7. A decoder device as claimed in claim 6, wherein means are provided for coupling the receiver means to the associated electrical equipment so that the receiver means are inhibited and do not provide the predetermined output signal if one of the said command signals is applied to the device from the equipment.

8. A decoder device as claimed in claim 1, in combination with electrical equipment, wherein the said equipment includes means for generating an acknowledgement signal and, in use, the switching signal and the predetermined output signal are applied to the equipment and activate the generating means so that an acknowledgement signal is transmitted to a source of the said access and command signals.

9. A coder device for generating electrical signals for use in remotely controlling electrical equipment, the device comprising oscillator means adapted, when a coded input voltage is applied thereto, to generate an electrical signal or electrical signals of frequency determined by the coding of the input voltage, means for generating coded input voltages for the oscillator means, means coupling the generating means to the oscillator means, the generating means being adapted, when operated, to generate a predetermined sequence of coded input voltages, whereby the oscillator means generate an access signal for rendering the equipment accessible to subsequent control signals and comprising at least two groups of pulsed electrical signals, each group comprising at least two pulses and each pulse having a predetermined frequency different from the or each adjacent pulse in the same group, a series of further generating means each adapted, when operated by an associated control, to generate a coded input voltage associated with that control, and means coupling the further generating means to the oscillator means, whereby the oscillator means generate a coded command signal comprising a group of at least two pulses, each pulse having a predetermined frequency different from the or each adjacent pulse in the group and one pulse in the group having a frequency different from any of the frequencies in the access signal.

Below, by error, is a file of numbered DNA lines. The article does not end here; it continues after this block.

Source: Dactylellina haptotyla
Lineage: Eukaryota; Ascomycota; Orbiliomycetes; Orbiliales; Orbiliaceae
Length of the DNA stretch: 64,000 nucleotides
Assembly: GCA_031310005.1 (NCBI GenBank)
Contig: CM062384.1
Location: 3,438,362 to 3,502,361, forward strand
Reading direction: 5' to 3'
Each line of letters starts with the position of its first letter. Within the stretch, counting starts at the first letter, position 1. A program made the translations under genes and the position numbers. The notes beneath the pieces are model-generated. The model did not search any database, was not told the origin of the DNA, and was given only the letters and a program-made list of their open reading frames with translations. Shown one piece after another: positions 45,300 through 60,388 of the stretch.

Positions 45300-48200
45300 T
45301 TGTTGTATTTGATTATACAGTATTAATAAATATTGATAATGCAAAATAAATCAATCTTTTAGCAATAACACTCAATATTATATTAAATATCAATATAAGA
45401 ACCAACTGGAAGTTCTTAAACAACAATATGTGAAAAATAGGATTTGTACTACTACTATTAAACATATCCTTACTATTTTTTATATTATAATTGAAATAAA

10. A coder device as claimed in claim 9, wherein the generating means, when actuated, cause the oscillator means to generate an access signal comprising three groups of pulsed electrical signals, and the further generating means, when actuated, cause the oscillator means to generate a command signal comprising three pulses.

11. A coder device as claimed in claim 10, wherein each group of pulses in the access signal includes a pulse whose frequency is the same as the frequency of the pulses in each of the other groups.

12. A coder device as claimed in claim 9, wherein the oscillator means is adapted to generate a group of pulsed electrical signals for each coded input voltage applied thereto from a generating means.

13. A coder device as claimed in claim 9, wherein the generating means associated with the access signal comprise a clock pulse generator and a gating network coupled to an output of the clock pulse generator, the network being adapted, when supplied with clock pulses by the clock pulse generator, to supply the said predetermined sequence of coded intput voltages to the oscillator means.

14. A coder device as claimed in claim 13, wherein the said gating network forms part of each further generating means.

Description:

BACKGROUND OF THE INVENTION

This invention relates to coder and decoder devices for use in remotely controlling electrical equipment.

The present invention includes a decoder device for remotely controllable electrical equipment, the device comprising a receiver adapted to supply a predetermined output signal only when a predetermined access signal is applied to an input thereof, the access signal comprising two groups of pulsed electrical signals, each group comprising two pulses each of a predetermined frequency different from the other, an unlocking circuit, and means for applying the output signal from the receiver to the unlocking circuit, the unlocking circuit being switched to an enabled condition for a predetermined interval of time after receipt of a first of the said groups and providing the said predetermined output signal if a second of the said groups is then received in the said predetermined interval of time.

The invention also includes a coder device for generating signals for use in remotely controlling electrical equipment, the device comprising oscillator means adapted, when a coded input voltage is applied thereto, to generate an electrical signal or electrical signals of frequency determined by the coding of the input voltage, means for generating coded input voltages for the oscillator means, and means coupling the generating means to the oscillator means, the generating means being adapted, when operated, to generate a predetermined sequence of coded input voltages, whereby the oscillator means generate an access signal for rendering the electrical equipment accessible to subsequent control signals and comprising two groups of pulsed electrical signals, each group comprising two pulses each of a predetermined frequency different from the other.

BRIEF DESCRIPTION OF THE DRAWINGS

The invention will now be described, by way of example, with reference to the accompanying drawings, in which: